New book recounts the long and colorful history of Sunset Cliffs
Published - 10/08/20 - 07:30 AM | 8340 views | 0 0 comments | 67 67 recommendations | email to a friend | print
Albert Spalding's Sunset Cliffs Park around 1915. COURTESY PHOTO
Albert Spalding's Sunset Cliffs Park around 1915. COURTESY PHOTO
The cover of ‘San Diego’s Sunset Cliffs Park: A History.’
The cover of ‘San Diego’s Sunset Cliffs Park: A History.’

OB Historical Society board member and author Kathy Blavatt is releasing her seventh book titled “San Diego’s Sunset Cliffs Park: A History,” this month.

It could just as easily have been named “Everything You Always Wanted to Know About OB (But Were Afraid to Ask).”

Blavatt knows her subject matter well. After all, the beach community has always been her home.

“I grew up here, my childhood was spent on the cliffs, and my nickname was ‘cliff girl’ because I used to do poetry and painting – everybody knew who I was,” Blavatt said, adding she lives with her cartoonist husband Ray three blocks away from her childhood home. “I grew up on the last block of Sunset Cliffs down by Ladera by the staircase.”

Added Blavatt of her Sunset Cliffs’ roots, “I got married there. I’ve been on the board of OB Historical Society since 2005. I found a picture of my grandmother at Sunset Cliffs when she was age 14 in 1924. I was really inspired by the history around her.”

Blavatt unleashes a storm of facts, knowledge, and insight when recounting the long, storied, and colorful history of Sunset Cliffs and its pioneers. Those pioneers included Albert Spalding, an American pitcher, manager, and executive in the early years of professional baseball and the co-founder of A.G. Spalding sporting goods company.

In 1900, Spalding moved to San Diego with his second wife, Elizabeth, and became a prominent member and supporter of the Theosophical community Lomaland, which was being developed on Point Loma by Katherine Tingley. He built an estate in the Sunset Cliffs area of Point Loma where he lived with Elizabeth for the rest of his life. The Spaldings raised racehorses and collected Chinese fine furniture and art.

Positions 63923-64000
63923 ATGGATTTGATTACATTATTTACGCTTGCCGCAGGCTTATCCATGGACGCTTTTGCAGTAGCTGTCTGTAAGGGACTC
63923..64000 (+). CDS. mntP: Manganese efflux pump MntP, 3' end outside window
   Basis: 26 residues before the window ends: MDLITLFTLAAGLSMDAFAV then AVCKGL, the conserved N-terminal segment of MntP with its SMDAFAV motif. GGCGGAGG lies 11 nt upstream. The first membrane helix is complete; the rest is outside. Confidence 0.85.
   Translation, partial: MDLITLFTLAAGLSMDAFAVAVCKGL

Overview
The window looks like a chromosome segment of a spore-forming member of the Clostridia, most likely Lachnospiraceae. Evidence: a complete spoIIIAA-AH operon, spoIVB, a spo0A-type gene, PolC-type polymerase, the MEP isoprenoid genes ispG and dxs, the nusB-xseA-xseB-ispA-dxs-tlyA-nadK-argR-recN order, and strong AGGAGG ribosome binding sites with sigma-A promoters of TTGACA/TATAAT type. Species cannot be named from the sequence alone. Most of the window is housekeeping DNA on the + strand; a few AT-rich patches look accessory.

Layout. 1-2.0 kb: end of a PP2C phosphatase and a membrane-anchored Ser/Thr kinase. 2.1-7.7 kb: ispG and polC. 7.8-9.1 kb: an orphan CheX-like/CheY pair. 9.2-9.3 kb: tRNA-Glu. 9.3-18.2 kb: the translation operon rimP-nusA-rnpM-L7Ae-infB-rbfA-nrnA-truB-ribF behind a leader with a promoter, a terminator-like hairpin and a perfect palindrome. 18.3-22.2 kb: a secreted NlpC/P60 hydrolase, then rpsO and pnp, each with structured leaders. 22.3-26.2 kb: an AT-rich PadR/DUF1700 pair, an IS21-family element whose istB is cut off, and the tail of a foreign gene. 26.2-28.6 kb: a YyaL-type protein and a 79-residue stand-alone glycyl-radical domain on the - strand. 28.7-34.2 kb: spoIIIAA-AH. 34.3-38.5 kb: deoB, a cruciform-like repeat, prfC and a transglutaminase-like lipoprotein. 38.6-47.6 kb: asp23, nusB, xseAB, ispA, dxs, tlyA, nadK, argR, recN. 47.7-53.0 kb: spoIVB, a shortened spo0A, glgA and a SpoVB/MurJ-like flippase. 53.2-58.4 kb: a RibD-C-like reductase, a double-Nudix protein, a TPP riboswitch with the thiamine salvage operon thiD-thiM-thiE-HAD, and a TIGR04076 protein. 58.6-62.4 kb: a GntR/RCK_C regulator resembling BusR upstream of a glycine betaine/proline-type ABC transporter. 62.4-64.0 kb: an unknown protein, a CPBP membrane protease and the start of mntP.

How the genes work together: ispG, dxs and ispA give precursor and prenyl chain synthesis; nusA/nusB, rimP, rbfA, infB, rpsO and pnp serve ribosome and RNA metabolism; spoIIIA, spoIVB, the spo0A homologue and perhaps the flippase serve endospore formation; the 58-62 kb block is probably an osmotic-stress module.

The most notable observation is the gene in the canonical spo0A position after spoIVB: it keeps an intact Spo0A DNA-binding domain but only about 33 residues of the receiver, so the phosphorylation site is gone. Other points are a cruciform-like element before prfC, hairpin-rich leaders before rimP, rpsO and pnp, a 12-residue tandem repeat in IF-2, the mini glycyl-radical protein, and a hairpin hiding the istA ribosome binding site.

As knowledgeable as she is, Blavatt noted it was hard to pen her latest opus because of Sunset Cliffs’ diversity.

“It was a challenge because it was like writing about five or six different parks: It changed so much from the time the Kuumeyaay came here part of the year, to the early 1900s with the Theosophists (quasi-utopian horticultural society),” she said.

Asked what she’d like readers to get out of her Sunset Cliffs history book with lots of area photographs, Blavatt said: “The amazing, exciting history, but also that we need to retain it. There are a lot of problems right now. It (cliff) has almost been loved to death because so many people go out there during sunset. And people aren’t always being safe, drowning and falling off the cliffs, which is worrisome.”

Added Blavatt: “Some people aren’t respecting the (natural) park, which causes problems. There are a lot of human-caused problems and erosion. And there’s always a battle keeping it (park) natural.”

Arcadia Publishing will be releasing “San Diego’s Sunset Cliffs Park: A History” on Oct. 12. The Sunset Cliffs history book costs $21.99 plus tax and is available on Amazon online.

“Olive Tree and Stumps will be getting some too,” Blavatt said, adding the OB Library, once it reopens, will also have copies.

Expect more from Blavatt. “I’ve got about for books in the works, all different kinds,” she said.



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